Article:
“I think one of the things that people really miss that they definitely want to come back is clubs decorating the barns, sprucing up of the fairgrounds and showcasing their clubs with all the signage and stuff that we typically have,” she said.
One of the biggest changes — livestock sales being held entirely online — has not gone through yet.
That is scheduled to begin today, and there is some anxiousness about how it will go.
However, the possibility of maintaining the virtual sale at least in some form has already been floated.
“Maybe in the future it would be a combination where maybe it would just be the champions (live) and then the rest of it virtual,” Blair said. “Or maybe not. We don’t know. The verdict’s still out.”
Another online experiment that already took place got good reviews.
Blair said response to live-streaming most of the livestock shows was positive — without being too popular.
“I know there were several times I looked in and it was usually between 50 and 100 users that were watching the show at a time,” he said. “And there were a couple shows that got as high as 150 or 175.”
That was a good number, Blair said, but probably not so high that it would give the fair board reason to be concerned it could cut attendance in the future when a normal fair is able to be held.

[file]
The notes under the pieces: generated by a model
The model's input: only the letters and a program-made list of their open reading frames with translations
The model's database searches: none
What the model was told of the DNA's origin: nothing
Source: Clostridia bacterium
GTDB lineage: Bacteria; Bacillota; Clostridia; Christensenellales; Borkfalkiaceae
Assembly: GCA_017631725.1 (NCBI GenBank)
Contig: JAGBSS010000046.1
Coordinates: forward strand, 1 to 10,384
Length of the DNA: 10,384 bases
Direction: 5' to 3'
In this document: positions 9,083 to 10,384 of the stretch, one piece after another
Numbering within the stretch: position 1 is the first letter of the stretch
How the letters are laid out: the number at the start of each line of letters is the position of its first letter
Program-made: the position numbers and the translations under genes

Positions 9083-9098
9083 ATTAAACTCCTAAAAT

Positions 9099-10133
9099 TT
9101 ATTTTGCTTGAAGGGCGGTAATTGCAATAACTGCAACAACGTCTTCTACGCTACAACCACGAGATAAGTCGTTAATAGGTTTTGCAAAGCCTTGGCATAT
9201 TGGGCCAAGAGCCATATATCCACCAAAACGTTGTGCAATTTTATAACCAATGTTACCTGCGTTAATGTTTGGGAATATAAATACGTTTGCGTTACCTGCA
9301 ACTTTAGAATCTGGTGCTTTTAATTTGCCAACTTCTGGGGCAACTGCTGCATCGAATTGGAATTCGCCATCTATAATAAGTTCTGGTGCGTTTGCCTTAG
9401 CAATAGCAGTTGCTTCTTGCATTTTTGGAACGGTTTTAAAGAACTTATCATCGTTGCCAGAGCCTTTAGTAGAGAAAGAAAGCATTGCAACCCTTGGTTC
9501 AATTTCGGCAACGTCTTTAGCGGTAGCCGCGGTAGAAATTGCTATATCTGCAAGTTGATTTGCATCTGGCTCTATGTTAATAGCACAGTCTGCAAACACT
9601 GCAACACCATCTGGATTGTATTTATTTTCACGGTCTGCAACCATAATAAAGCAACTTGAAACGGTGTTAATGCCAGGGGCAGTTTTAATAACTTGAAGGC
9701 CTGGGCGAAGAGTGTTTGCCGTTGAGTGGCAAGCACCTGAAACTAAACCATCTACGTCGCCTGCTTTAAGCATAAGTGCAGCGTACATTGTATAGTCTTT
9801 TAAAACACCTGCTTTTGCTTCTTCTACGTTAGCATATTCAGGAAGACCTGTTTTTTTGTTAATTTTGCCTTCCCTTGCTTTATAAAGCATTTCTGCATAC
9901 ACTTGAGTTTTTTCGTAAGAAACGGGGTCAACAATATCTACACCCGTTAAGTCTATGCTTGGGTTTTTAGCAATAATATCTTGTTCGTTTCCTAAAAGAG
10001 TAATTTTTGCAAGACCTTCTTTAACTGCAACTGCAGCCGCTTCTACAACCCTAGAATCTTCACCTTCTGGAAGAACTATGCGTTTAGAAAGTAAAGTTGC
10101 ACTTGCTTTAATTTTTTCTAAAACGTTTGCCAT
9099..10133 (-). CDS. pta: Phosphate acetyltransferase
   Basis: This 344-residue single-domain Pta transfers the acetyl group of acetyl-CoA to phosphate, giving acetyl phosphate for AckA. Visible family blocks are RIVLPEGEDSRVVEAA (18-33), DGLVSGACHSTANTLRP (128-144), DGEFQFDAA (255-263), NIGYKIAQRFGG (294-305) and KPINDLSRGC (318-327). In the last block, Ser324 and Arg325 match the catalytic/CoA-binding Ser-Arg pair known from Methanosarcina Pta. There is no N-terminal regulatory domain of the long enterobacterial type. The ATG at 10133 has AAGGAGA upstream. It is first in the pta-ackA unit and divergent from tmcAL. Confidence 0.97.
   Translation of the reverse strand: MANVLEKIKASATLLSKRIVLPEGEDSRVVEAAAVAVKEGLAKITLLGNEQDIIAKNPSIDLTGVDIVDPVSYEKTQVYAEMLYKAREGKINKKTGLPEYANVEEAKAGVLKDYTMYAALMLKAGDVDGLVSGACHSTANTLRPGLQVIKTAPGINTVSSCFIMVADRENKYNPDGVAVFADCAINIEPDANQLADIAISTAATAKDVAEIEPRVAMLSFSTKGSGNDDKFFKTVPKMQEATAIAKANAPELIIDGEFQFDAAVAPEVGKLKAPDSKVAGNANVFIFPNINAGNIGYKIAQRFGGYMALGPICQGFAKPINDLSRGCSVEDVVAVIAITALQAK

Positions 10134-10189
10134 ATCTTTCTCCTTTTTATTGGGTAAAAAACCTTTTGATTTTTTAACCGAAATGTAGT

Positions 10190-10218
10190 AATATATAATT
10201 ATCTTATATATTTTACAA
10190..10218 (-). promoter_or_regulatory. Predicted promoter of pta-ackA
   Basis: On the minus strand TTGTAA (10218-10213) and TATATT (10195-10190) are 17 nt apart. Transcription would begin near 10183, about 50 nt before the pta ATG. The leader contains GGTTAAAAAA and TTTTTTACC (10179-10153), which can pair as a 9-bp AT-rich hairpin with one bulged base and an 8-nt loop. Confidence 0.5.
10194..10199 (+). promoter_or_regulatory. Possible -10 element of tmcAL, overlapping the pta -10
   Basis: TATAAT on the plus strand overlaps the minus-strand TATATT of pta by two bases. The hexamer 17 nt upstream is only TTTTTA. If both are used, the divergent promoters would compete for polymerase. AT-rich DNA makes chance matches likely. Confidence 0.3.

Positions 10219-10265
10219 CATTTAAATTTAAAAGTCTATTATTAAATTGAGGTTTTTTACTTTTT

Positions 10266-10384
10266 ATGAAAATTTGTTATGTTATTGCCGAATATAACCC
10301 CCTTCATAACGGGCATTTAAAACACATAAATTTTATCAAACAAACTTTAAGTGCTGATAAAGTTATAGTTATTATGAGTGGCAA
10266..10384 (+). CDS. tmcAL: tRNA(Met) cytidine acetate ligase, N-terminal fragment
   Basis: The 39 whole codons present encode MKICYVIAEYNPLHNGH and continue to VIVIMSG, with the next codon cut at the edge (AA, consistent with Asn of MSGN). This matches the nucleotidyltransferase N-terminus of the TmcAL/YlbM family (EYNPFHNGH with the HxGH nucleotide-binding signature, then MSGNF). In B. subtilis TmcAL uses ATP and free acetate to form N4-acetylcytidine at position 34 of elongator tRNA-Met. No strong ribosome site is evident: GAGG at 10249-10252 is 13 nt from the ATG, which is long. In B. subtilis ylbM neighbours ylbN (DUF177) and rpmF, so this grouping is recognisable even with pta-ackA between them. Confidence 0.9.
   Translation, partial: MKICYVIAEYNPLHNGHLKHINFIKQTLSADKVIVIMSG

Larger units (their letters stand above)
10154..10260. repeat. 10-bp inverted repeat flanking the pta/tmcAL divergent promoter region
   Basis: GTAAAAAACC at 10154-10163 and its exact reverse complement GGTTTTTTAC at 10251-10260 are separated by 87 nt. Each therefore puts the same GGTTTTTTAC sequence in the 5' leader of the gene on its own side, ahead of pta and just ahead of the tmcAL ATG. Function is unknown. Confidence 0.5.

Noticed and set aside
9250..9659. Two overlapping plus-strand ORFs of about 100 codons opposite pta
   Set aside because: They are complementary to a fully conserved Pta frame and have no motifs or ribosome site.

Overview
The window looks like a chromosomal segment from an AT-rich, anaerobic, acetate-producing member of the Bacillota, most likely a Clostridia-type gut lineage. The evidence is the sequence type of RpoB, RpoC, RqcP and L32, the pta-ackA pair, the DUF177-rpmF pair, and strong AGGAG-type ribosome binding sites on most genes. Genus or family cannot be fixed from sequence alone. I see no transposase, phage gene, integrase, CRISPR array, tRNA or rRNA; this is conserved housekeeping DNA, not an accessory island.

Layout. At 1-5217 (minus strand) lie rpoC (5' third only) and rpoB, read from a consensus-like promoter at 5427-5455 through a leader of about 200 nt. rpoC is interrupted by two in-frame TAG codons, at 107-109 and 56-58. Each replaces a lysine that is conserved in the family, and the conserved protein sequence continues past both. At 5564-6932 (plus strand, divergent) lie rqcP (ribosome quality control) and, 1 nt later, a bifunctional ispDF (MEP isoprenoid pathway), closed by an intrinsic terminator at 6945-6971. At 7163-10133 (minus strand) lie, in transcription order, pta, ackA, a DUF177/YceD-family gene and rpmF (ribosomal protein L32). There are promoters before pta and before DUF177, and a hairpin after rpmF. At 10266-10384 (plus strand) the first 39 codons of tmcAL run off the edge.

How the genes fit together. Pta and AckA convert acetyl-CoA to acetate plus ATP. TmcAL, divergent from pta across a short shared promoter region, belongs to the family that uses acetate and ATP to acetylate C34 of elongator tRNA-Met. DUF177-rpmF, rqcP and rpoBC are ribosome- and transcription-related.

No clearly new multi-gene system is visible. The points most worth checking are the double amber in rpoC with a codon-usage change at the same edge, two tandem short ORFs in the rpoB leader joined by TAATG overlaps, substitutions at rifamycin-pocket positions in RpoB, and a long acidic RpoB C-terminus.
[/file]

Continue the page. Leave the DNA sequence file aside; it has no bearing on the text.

The livestreams also allowed people who would not be able to attend to watch, including someone from Fort Myers, Fla., who wrote Blair to say she enjoyed being able to watch a niece show.
“And then I’ve had some grandparents that have sent texts or either wrote short letters, thanking us for this and saying they wouldn’t have gotten to see it otherwise,” Blair said.
While contracting NetSteady of Central Ohio to do the streams cost $12,000, the Clark County Agricultural Society’s overall expenses will end up being around $110,000 according to Blair.
Typically, the board spends $450,000-500,000 to put on a fair and expects to end up anywhere from $20,000 in the hole to $20,000 in the black. This year with contributions from the state and local organizations, Blair said the deficit is likely to be around $30,000-40,000.
“It’s really going to hurt, but it’s survivable,” Blair said.
On the other hand, planning a full fair that was then forced to be scaled back at the last minute could have cost considerably more if it caused contracts to be broken.